Electric vehicle uptake in Australia “lags behind” other countries “due to a relative absence of overarching policy direction from Australian Governments”, according to a report released earlier this month by the Senate Select Committee on Electric Vehicles.

The report makes 17 recommendations which aim to help Australia accelerate electric vehicle uptake, including:

  • Development of a national zero emission vehicle strategy
  • Introduction of zero emission vehicle targets, including for government fleets
  • A coordinated plan for the roll out of zero emission vehicle infrastructure
  • Introduction of a CO2 standard to encourage the uptake of zero emission vehicles
  • Development of a roadmap to support Australian-based electric vehicles manufacturing and R&D

The industry association representing zero emission hydrogen (H2) fuel cell electric vehicles, Hydrogen Mobility Australia, has welcomed the recommendations put forward, describing them as “the kick-start the zero-emission vehicle sector urgently needs to accelerate the advent of clean transport”.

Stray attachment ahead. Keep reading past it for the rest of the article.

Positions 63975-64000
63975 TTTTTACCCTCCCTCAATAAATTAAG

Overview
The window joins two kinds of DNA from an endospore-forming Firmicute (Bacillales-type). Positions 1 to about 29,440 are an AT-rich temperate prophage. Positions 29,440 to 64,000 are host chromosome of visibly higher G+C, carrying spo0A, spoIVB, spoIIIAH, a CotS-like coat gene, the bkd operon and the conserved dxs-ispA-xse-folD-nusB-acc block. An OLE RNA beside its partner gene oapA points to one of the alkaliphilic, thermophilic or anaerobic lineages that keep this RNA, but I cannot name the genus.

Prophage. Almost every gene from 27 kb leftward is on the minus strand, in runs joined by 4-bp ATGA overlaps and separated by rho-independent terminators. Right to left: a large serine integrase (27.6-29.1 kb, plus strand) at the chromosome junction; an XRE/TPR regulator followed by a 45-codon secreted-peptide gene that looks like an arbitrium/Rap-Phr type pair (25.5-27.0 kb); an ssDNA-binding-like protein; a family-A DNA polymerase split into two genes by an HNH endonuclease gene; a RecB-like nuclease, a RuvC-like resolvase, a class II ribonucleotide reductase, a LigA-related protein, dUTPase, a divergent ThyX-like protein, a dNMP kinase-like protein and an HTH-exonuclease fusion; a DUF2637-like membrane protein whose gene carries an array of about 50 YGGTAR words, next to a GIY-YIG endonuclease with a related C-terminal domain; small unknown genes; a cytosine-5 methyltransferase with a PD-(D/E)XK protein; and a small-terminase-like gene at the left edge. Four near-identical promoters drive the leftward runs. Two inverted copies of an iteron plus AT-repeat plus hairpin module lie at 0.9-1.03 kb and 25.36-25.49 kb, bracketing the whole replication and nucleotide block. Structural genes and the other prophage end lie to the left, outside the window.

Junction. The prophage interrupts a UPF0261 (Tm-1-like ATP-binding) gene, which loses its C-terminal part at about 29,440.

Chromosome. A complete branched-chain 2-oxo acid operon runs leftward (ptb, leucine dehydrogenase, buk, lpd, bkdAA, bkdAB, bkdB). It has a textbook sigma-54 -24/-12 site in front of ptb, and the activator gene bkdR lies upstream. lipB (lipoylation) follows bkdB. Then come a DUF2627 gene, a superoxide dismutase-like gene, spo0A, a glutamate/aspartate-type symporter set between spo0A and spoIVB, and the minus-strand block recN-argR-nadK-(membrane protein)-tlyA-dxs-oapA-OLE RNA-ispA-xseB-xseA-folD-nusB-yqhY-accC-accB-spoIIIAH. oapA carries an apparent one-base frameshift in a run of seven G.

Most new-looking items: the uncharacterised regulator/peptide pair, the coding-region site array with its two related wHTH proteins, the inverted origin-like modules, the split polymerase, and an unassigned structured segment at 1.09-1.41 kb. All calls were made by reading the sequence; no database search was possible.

CEO Claire Johnson said it’s now up to government and industry to work together to implement these recommendations to ensure Australia enjoys the full benefits of zero emission transport – environmental, economic and social.

“The findings of the Senate inquiry are consistent with industry’s calls for governments to take action on the green revolution taking place in the transport sector, and to facilitate the electric vehicle transition in a strategic and coordinated fashion,” she explained.

“Measures such as a coordinated approach to national infrastructure deployment are very much welcome and can be strengthened through initiatives such as the removal of the luxury car tax and import tariffs to support the uptake of the range of zero emission technologies available in the marketplace today, that is H2 fuel cell electric and battery electric vehicles.”

“With an upcoming federal election, the time is now for both parties to commit to a zero-emission vehicle future and deliver to Australians the decarbonisation, air quality and fuel security benefits of this technology, as well as jobs and investment through the development of a new manufacturing and R&D sector.”

The recommendations of the Senate inquiry are also consistent with the National Hydrogen Strategy, which was endorsed by the COAG Energy Council in late 2018 and will be developed throughout 2019.

The strategy will explore the opportunity to build hydrogen refuelling stations in every state and territory as part of a coordinated approach to infrastructure roll out to support the introduction of H2-powered transport. This work will be undertaken in partnership with Hydrogen Mobility Australia.